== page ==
26 NDSU Extension The Roundup Ready Story Glyphosate is a broad-spectrum herbicide Active ingredient in Roundup herbicide Kills all plants it come in contact with Inhibits a key enzyme (EPSP synthase) in an amino acid pathway Plants die because they lack the key amino acids A resistant EPSP synthase gene allows crops to survive spraying

27 NDSU Extension + Glyphosate X Roundup Sensitive Plants X X Shikimic acid + Phosphoenol pyruvate 3-Enolpyruvyl shikimic acid-5-phosphate (EPSP) Plant EPSP synthase Aromatic amino acids Without amino acids, plant dies X

28 NDSU Extension Bacterial EPSP synthase Shikimic acid + Phosphoenol pyruvate 3-enolpyruvyl shikimic acid-5-phosphate (EPSP) Aromatic amino acids Roundup Resistant Plants + Glyphosate With amino acids, plant lives RoundUp has no effect; enzyme is resistant to herbicide

29 NDSU Extension The Golden Rice Story Vitamin A deficiency is a major health problem Causes blindness Influences severity of diarrhea, measles >100 million children suffer from the problem For many countries, the infrastructure doesn’t exist to deliver vitamin pills Improved vitamin A content in widely consumed crops an attractive alternative

30 NDSU Extension  -Carotene Pathway Problem in Plants IPP Geranylgeranyl diphosphate Phytoene Lycopene  -carotene (vitamin A precursor) Phytoene synthase Phytoene desaturase Lycopene-beta-cyclase ξ-carotene desaturase Problem: Rice lacks these enzymes Normal Vitamin A “Deficient” Rice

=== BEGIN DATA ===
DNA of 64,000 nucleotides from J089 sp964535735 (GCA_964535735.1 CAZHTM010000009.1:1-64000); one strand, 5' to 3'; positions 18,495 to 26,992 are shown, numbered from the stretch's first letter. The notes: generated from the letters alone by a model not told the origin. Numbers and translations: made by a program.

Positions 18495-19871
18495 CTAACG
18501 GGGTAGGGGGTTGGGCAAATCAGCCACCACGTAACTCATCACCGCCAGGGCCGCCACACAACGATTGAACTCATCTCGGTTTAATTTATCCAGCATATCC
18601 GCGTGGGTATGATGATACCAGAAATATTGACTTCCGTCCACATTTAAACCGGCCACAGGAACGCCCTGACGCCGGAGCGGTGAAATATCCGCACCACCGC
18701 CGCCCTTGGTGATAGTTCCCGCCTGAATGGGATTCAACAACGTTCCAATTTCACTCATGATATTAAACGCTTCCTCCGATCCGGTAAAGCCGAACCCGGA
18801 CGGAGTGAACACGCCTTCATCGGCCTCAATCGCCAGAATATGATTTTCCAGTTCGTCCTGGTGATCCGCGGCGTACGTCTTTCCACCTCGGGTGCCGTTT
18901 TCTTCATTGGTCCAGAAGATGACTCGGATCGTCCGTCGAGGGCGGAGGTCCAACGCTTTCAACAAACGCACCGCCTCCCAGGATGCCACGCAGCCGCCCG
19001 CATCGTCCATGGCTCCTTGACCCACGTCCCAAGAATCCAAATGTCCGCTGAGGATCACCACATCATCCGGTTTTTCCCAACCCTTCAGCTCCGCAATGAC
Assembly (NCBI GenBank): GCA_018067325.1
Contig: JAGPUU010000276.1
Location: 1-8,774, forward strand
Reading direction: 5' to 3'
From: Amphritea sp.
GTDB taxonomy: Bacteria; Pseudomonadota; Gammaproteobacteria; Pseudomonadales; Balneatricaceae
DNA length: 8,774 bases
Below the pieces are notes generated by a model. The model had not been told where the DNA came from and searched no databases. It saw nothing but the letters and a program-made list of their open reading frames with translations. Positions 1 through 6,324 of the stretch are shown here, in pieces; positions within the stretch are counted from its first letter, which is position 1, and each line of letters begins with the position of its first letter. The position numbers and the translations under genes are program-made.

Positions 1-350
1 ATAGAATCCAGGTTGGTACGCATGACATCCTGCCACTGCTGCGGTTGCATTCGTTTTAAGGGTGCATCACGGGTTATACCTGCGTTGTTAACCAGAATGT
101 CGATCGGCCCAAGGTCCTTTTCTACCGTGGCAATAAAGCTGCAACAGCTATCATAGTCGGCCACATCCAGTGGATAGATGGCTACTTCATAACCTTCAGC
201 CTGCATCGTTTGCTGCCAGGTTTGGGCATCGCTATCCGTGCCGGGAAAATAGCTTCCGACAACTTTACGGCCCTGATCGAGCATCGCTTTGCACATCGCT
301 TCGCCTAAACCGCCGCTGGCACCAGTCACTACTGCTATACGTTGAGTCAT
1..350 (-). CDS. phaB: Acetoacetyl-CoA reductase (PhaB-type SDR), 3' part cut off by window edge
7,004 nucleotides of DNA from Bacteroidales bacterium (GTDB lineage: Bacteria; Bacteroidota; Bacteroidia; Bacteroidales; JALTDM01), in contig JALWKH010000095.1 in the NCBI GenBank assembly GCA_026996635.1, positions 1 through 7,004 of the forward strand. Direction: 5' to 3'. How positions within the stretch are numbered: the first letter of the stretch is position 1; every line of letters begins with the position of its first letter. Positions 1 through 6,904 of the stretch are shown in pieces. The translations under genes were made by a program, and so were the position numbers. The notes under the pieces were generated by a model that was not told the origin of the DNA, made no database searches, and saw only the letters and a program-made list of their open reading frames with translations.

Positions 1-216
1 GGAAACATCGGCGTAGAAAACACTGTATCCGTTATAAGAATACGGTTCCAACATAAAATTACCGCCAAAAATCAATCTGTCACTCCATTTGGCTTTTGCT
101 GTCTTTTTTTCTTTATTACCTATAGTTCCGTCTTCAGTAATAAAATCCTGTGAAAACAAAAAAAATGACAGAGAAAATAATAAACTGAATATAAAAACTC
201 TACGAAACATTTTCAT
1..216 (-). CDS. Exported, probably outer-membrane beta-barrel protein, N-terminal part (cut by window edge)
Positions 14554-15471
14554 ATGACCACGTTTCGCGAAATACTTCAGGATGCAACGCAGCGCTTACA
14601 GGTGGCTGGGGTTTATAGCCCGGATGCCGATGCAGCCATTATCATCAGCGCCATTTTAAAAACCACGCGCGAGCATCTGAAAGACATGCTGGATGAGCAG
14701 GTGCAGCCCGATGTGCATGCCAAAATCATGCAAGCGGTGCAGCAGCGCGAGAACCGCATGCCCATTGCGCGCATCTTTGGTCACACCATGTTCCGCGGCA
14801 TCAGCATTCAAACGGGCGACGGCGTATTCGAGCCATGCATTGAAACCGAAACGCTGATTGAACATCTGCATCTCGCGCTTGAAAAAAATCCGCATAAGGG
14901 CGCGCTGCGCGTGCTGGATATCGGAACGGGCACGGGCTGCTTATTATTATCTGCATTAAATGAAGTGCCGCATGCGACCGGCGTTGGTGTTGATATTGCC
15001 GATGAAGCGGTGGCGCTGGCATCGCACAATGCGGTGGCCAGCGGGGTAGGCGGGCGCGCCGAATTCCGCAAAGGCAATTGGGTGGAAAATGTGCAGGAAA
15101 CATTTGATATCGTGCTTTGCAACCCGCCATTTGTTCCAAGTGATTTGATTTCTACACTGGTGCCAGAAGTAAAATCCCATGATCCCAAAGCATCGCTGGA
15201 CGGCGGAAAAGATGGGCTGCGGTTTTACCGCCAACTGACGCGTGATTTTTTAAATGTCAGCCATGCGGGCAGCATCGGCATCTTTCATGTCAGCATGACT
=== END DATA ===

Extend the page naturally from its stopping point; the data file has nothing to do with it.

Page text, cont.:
31 NDSU Extension The Golden Rice Solution IPP Geranylgeranyl diphosphate Phytoene Lycopene  -carotene (vitamin A precursor) Phytoene synthase Phytoene desaturase Lycopene-beta-cyclase ξ-carotene desaturase Daffodil gene Single bacterial gene; performs both functions Daffodil gene  -Carotene Pathway Genes Added Vitamin A Pathway is complete and functional Golden Rice

32 NDSU Extension Introducing the Gene or Developing Transgenics Steps 1. Create transformation cassette 2. Introduce and select for transformants

33 NDSU Extension Transformation Cassettes Contains 1. Gene of interest The coding region and its controlling elements 2. Selectable marker Distinguishes transformed/untransformed plants 3. Insertion sequences Aids Agrobacterium insertion

34 NDSU Extension Transformation Steps Prepare tissue for transformation Introduce DNA Culture plant tissue Develop shoots Root the shoots Field test the plants Leaf, germinating seed, immature embryos Tissue must be capable of developing into normal plants Agrobacterium or gene gun Multiple sites, multiple years

35 NDSU Extension Transformation cassettes are developed in the lab They are then introduced into a plant Two major delivery methods Delivering the Gene to the Plant Agrobacterium Gene Gun Tissue culture required to generate transgenic plants

36 NDSU Extension The Lab Steps

37 NDSU Extension The Next Test Is The Field Non-transgenics Transgenics Herbicide Resistance

38 NDSU Extension Final Test of the Transgenic Consumer Acceptance RoundUp Ready Corn Before After